From the visitor’s centre it is a 10-minute walk to the Siq, the narrow gorge that leads to the Treasury, the first highlight of Petra.
If you’re a nerd like me you will recognise the Treasury as the monument seen in Indiana Jones: The Last Crusade.
The Petra Archaeological site is open shortly after sunrise and closes shortly before sunset (in summer this means 06:00 to 18:00) and it is best explored during the early morning since you can practically have the site all to yourself.
My best recommendation is to arrive at 07:00 and start hiking the trail that will lead you to the top of the rock directly facing the Treasury (it will take you from 30 to 60 minutes depending on your physical condition).
At this early hour of the day, the sun rays will slowly begin to illuminate the Treasury itself and you will enjoy an amazing spectacle of shadows (you can click here to learn how to take better travel photos).
At noon, the opposite effect will take place as the shadows will completely take over the Treasury and you won’t be able to fully appreciate its unique shade of colours.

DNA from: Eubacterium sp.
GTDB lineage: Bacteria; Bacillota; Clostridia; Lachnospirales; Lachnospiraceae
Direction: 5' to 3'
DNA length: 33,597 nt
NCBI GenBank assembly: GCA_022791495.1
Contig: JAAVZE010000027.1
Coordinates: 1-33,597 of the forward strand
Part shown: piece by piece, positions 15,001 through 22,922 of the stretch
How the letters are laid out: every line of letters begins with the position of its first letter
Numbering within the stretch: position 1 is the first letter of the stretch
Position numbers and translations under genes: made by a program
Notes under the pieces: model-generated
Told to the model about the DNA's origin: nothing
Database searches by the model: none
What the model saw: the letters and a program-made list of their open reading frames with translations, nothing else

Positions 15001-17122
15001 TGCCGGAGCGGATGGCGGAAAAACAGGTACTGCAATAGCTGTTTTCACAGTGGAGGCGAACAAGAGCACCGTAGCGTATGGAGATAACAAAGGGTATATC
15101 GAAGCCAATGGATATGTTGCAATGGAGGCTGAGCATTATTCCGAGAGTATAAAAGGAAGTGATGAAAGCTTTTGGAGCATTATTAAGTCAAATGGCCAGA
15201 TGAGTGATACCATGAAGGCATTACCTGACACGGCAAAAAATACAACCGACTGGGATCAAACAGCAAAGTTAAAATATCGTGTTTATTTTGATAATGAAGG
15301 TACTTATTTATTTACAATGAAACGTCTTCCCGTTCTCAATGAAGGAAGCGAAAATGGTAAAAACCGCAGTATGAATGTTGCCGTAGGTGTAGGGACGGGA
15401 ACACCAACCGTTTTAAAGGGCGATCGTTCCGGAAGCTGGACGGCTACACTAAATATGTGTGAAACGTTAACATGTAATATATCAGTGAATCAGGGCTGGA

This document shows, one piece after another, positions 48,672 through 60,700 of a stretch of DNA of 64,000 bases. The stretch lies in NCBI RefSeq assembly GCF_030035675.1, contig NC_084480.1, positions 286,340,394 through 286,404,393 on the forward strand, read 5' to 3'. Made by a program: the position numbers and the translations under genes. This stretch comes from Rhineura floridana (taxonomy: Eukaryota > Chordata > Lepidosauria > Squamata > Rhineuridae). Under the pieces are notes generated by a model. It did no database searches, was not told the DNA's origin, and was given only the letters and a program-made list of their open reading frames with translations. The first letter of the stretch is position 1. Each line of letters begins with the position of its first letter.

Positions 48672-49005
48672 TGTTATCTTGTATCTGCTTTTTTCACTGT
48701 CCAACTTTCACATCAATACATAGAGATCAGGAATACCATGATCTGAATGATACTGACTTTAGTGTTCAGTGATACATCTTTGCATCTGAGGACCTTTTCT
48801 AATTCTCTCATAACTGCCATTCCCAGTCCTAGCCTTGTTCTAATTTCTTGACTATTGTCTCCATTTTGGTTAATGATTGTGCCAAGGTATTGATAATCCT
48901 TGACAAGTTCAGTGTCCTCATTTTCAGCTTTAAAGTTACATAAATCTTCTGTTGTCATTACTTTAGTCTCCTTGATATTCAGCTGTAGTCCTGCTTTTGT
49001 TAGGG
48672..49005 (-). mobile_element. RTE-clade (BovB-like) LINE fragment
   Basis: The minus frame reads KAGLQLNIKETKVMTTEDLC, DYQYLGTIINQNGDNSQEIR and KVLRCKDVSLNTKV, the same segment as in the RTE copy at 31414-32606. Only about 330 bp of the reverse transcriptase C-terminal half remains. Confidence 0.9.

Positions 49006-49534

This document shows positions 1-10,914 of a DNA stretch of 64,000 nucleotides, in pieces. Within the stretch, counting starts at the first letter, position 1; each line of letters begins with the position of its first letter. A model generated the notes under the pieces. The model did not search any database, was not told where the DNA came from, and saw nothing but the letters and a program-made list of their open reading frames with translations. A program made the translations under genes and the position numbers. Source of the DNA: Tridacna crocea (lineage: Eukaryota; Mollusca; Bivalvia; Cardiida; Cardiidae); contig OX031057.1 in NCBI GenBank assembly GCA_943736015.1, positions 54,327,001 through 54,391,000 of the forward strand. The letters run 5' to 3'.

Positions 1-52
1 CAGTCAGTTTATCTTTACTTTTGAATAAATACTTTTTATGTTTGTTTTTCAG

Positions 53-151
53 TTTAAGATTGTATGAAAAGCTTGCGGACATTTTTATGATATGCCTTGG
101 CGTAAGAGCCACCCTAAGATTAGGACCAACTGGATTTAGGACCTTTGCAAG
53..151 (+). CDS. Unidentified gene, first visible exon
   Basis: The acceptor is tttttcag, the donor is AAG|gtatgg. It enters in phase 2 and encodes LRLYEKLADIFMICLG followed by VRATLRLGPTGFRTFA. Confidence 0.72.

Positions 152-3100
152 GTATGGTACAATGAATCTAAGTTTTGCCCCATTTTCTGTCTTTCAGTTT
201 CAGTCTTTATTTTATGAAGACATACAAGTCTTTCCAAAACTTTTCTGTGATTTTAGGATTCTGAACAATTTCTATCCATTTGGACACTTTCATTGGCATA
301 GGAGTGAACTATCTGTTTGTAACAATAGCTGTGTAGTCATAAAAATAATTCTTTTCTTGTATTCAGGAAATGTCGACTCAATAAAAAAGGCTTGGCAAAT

The Monastery of Petra will start to be illuminated by the sun at around 13:00 during the summer so take your time before you head there.
Once you’re mentally ready, you can start the walk to the beginning of the 822 steps leading to the Monastery.
On the way to the Monastery, there are many interesting things to see including colourful caves, breathtaking viewpoints, interesting stone carvings and at least five dozen people trying to offer you a camel/donkey ride (prices range from 2 to 10 JD but you’re better off by walking).
After a few minutes (or hours depending on how many stops you make to take photos) you shall reach the most impressive highlight of all Petra: The Monastery.
At the base of the Monastery you can find a cafe to buy some water to regain your energies and a road leading to the highest point of Petra from where you can get an eagle-view of the Monastery.
Once you’re done with the Monastery, you can start the long way back and explore the sights that you might have missed (and yes, DO bring a lot of water).
Alternatively, you can go to your Hotel/Hostel and leave the rest of Petra for your second or third days.